Jorge Newbery has been working for six years to help keep struggling lower-income homeowners in their homes, and so far has done it for about 400 families nationwide. He’s always considered it a program with a social reward, so now he’s banking on a pillar of our social era: crowdfunding.
In October, Newbery launched Version 3.0 of his Chicago-based program, American Homeowner Preservation, this time lowering the cost of entry for investors who want to be a part of stabilizing families and their communities while also getting a financial return on their investment.
Investors had to pony up at least $250,000 in Version 2.0 (which I wrote about in early 2012), Newbery says. Now, the minimum investment is $10,000. Another key change is that instead of collecting annual dividends, investors will get returns monthly, which is more like what investors at the $10,000 level count on.
The goal is to raise $5.6 million by mid-November to buy a portfolio of 249 distressed mortgages that average about $60,000 each. You can tell from that last figure that American Homeowner Preservation (AHP) is working at the lower end of the housing market, where the distress is still intense.
While home values have been improving in middle-class and affluent areas, Newbery notes, “when you go to the neighborhoods where homes are in the [$60,000] range, those neighborhoods haven’t been coming up. There’s been this big rebound led by higher-value homes, but these other places, like parts of the South Side, have been left behind.” Thirty percent of Chicago-area homeowners are still underwater. “The foreclosure crisis isn’t over yet,” Newbery says. “It’s off the front page, but it isn’t over.”
AHP, which has 15 employees and is headquartered in the South Loop, buys portfolios of distressed loans from banks. It then works with the homeowners to reset the terms at a lower level that they can afford to pay and that generates a return for investors. One of its Chicago examples is a bungalow near 85th and Ashland in the Gresham neighborhood. According to Newbery, the owner owed $211,000 on a boom-era mortgage, but the property’s current market value was $45,000. Her retail business had been hit hard by the recession, so she had fallen far behind on on her $1,800-a-month mortgage payment.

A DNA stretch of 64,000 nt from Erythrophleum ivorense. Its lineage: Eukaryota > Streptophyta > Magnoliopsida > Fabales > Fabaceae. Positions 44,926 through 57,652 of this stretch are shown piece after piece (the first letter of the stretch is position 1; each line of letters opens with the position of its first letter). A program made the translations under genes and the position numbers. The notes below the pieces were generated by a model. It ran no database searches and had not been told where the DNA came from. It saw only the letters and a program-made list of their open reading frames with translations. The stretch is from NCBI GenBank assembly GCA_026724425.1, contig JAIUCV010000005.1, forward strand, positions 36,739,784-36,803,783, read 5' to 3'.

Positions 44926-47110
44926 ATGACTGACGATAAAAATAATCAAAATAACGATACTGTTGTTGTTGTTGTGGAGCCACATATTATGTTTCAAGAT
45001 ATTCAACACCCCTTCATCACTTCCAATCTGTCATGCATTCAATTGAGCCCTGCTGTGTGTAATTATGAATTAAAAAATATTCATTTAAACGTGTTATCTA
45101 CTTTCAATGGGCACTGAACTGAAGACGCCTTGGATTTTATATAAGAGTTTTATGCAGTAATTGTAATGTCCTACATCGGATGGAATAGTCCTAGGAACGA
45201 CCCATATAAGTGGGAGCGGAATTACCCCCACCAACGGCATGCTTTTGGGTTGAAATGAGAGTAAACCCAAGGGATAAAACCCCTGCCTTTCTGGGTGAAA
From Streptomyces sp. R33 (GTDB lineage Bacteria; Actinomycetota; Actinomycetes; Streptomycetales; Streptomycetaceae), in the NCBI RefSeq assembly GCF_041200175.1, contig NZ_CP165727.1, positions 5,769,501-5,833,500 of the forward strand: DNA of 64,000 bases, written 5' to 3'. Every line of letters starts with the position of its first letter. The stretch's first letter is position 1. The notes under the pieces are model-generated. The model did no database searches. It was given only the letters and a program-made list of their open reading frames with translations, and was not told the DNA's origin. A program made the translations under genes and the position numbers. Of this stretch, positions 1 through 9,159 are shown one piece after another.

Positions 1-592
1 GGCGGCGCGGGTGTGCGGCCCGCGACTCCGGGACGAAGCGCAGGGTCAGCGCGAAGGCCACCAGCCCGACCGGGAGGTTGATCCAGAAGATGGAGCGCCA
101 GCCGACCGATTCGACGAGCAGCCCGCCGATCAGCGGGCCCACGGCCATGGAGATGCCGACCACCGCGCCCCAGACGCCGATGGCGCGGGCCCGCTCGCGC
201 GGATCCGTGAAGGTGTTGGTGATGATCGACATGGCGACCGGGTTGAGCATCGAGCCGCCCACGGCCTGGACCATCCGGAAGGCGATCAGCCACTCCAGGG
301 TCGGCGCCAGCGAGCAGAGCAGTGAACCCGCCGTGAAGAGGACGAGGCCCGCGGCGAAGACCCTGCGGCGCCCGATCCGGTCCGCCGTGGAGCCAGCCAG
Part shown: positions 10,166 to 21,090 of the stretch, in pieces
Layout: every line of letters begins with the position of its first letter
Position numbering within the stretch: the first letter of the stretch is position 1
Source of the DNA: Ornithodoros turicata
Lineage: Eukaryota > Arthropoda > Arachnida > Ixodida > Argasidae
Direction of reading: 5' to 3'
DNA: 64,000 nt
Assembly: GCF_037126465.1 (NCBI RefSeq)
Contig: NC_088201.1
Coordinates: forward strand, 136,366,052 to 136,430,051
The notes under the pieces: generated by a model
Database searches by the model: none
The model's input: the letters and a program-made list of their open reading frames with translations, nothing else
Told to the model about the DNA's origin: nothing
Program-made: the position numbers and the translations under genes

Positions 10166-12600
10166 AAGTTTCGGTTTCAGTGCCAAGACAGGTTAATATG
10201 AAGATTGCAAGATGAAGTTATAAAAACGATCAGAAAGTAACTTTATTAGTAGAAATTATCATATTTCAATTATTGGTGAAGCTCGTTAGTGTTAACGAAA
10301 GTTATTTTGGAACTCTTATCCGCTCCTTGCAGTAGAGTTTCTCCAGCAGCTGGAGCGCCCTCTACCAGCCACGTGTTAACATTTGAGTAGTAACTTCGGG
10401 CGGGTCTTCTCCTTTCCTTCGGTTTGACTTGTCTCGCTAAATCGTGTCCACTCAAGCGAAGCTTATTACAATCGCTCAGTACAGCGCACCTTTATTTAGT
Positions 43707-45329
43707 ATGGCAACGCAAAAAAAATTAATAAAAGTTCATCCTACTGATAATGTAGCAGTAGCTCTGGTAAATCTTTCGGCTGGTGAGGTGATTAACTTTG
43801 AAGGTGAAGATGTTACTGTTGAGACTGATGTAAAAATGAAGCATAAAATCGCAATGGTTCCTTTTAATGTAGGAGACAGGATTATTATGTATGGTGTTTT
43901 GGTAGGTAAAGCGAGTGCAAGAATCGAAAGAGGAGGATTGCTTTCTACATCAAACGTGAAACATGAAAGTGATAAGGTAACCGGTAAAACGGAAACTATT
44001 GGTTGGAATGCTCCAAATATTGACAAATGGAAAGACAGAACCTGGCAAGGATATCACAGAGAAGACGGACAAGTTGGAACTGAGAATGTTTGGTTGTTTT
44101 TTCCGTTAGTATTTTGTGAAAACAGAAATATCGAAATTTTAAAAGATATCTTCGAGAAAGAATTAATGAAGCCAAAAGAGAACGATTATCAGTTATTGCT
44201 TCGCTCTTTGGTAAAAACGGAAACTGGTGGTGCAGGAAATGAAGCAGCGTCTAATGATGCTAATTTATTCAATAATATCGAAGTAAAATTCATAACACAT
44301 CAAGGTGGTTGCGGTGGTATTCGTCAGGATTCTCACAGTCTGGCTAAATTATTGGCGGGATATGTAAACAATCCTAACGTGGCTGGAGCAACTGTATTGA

AHP bought the loan from the lender for $20,000. (Lenders offload low-amount loans at a discount, Newbery says, because they often see recouping the whole debt as a costly undertaking.) AHP modified the homeowner’s loan to require just $450 a month from her. “That’s cheaper than rent,” Newbery notes, “and she and her family stay in their house, in their community.”
About five percent of the homes AHP has worked on are in Chicago, Newbery says. And while about 400 families have gotten help staying in their homes, AHP’s track record also includes some 250 vacant foreclosures that the venture has sold off. Because it buys portfolios from lenders, it can’t take only homes that still have owners in them, he explains. And because his operation’s focus is on lower-income homes, AHP is now sometimes getting partnered in on bigger investment vehicles’ buys of distressed properties. “They’re not interested in the ones on the bottom,” he says. “We take those.”
Interested investors should, of course, carefully check AHP’s offering, and must be accredited investors, meaning they have assets of $1 million or more or household income of at least $200,000 (single) or $300,000 (filing jointly).
For those who get involved, Newbery says, the investment offers good returns, both financial and social: “We have a social mission to keep families in their homes—that’s not window-dressing, that’s our reason for being here. But they don’t stay for free; they have to pay an amount that provides returns for our investors.”